Why would a court reporter synchronize his/her computer with the videographer before a deposition begins and produce an electronic file with timestamps? From time to time my court reporting firm contracts with court reporters from different geographical areas, and the reporters are nonplussed why we require a timestamped ascii for all videotaped depositions. Some reporters tell us they don’t know how to produce timestamps or their CAT software doesn’t do timestamps. I also hear that once a transcript is scoped, it is too late to add timestamps. I can’t imagine any modern-day CAT (computer-aided transcript) software not having a timestamp function. I know with Eclipse a reporter can even synchronize the transcript with the video time post deposition. It’s not as efficient and takes some extra time, but it can be done. I am sure there is the same functionality with other CAT systems.
As a child I talked a lot and I would ask hundreds of questions about why things were they were and why I had to do things certain ways. Sometimes my Mom would simply answer, “Why? Because I told you to,” and that was that. This post is to let court reporters know why our firm wants to archive the timestamped transcripts.
Even with the advent of voice-activated video synchronization, the timestamp can be an important tool for paralegals, attorneys, and trial prep teams:
- If a litigation team does not want to go to the expense of synchronizing a transcript with video, they still have the ability to find blocks of testimony in the transcript and create clips for settlement or trial purposes.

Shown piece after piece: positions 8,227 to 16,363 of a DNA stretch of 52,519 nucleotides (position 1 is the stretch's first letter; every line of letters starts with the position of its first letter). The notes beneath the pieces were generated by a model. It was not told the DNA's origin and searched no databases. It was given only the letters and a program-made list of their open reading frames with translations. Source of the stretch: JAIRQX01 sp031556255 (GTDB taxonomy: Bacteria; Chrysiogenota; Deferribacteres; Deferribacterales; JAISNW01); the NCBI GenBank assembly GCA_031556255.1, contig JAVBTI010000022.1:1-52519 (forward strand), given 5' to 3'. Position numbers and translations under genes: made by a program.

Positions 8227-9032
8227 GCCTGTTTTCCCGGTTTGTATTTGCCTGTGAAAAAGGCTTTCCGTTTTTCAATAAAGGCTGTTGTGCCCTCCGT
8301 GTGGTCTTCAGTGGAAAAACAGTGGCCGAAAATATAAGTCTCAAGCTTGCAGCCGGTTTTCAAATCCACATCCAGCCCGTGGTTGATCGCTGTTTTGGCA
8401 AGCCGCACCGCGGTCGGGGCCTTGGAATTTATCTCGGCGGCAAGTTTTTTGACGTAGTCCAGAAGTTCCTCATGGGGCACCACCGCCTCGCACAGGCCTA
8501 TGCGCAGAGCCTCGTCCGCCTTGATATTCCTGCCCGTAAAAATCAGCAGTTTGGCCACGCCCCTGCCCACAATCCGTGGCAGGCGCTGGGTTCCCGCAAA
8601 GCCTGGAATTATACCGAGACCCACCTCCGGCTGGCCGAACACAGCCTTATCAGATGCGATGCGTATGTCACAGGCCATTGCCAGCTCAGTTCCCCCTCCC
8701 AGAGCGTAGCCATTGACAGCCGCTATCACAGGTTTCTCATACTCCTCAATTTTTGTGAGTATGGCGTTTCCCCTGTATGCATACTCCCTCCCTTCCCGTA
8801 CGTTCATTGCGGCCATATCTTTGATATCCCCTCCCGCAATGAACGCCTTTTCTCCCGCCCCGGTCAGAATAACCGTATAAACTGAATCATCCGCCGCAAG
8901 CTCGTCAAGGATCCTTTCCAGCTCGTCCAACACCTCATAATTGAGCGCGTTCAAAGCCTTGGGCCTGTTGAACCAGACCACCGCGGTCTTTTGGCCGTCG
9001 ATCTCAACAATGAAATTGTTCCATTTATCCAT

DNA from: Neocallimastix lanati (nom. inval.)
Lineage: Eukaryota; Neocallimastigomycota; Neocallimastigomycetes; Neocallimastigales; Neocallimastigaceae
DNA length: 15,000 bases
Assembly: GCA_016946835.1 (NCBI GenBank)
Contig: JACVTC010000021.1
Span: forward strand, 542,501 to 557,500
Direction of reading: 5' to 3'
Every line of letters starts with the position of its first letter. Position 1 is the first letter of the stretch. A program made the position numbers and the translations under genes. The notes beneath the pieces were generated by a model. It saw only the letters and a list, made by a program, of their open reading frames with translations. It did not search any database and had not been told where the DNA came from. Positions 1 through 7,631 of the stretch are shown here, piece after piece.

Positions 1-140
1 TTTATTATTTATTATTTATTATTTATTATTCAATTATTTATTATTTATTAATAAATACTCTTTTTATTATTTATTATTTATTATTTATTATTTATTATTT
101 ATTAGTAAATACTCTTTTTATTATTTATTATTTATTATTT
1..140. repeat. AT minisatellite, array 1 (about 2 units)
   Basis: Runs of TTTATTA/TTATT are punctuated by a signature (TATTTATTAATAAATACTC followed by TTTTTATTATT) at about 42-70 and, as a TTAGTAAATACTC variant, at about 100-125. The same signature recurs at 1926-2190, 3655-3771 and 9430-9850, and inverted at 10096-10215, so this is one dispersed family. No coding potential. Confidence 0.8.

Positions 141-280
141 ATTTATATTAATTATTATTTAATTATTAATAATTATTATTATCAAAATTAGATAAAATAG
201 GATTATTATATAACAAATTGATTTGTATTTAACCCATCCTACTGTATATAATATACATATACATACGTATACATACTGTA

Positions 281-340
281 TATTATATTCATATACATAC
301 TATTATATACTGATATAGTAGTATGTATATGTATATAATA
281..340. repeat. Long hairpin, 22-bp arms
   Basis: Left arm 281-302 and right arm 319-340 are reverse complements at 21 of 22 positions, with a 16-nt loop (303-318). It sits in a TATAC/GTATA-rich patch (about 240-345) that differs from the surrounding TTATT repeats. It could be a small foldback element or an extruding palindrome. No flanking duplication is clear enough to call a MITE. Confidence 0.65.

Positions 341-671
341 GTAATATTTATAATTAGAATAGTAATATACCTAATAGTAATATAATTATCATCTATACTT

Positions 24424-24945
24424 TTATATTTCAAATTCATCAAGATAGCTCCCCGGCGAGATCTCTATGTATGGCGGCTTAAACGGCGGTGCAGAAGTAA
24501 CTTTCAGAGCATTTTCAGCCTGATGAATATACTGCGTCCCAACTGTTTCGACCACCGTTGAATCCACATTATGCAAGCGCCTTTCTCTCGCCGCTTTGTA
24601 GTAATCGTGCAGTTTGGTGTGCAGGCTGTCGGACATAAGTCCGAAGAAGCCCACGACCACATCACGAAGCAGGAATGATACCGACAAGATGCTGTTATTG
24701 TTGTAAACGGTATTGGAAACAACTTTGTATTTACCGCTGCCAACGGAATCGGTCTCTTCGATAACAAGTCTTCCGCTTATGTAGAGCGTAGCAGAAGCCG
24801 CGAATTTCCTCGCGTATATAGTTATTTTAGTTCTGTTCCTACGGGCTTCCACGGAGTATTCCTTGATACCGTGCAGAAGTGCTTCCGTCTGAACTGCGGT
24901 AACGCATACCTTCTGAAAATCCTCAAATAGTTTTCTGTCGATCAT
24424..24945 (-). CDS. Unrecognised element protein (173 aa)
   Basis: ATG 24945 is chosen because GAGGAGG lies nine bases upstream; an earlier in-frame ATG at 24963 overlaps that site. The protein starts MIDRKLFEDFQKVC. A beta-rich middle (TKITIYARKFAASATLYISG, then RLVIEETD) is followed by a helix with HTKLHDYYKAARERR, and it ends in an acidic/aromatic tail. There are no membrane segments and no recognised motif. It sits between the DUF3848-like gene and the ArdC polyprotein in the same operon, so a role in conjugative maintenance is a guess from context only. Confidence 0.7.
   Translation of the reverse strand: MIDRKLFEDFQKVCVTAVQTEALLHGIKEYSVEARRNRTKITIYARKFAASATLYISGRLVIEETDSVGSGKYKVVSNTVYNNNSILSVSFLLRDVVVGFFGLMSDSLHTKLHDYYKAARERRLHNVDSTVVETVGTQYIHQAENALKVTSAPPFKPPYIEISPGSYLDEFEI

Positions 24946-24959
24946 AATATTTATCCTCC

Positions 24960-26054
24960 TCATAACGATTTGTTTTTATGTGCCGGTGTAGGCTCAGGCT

- If an attorney thinks someone is taking too long to answer questions, they can see the time between Qs and As. It is rare that we get a request for a timestamped transcript because of taking too long, but I would say it happens on average about once a year.
To do video sync in the old days, the video technician needed the timestamps to manually sync the transcript to the video. Court reporters will argue timestamps are no longer necessary. I would argue, yes, they are. If my client wants a timestamped transcript, they are going to get it.
There are probably more reasons why eporting firms send out a timestamped transcript. I would love to hear any comments.
I have had reporters ask me how to sync time with a videographer. It is super easy. What I do is ask the videographer before a deposition, “What time would you like it to be?” He/she answers, “10:42:35,” giving me about 10 seconds to change the time in my computer and be ready for the countdown, “5, 4, 3, 2, 1, sync,” and I hit apply.
My advice is for any videotaped deposition a court reporter reports, take the initiative and sync time with the videographer. It may be your best client that wants this service someday, and you will be ready.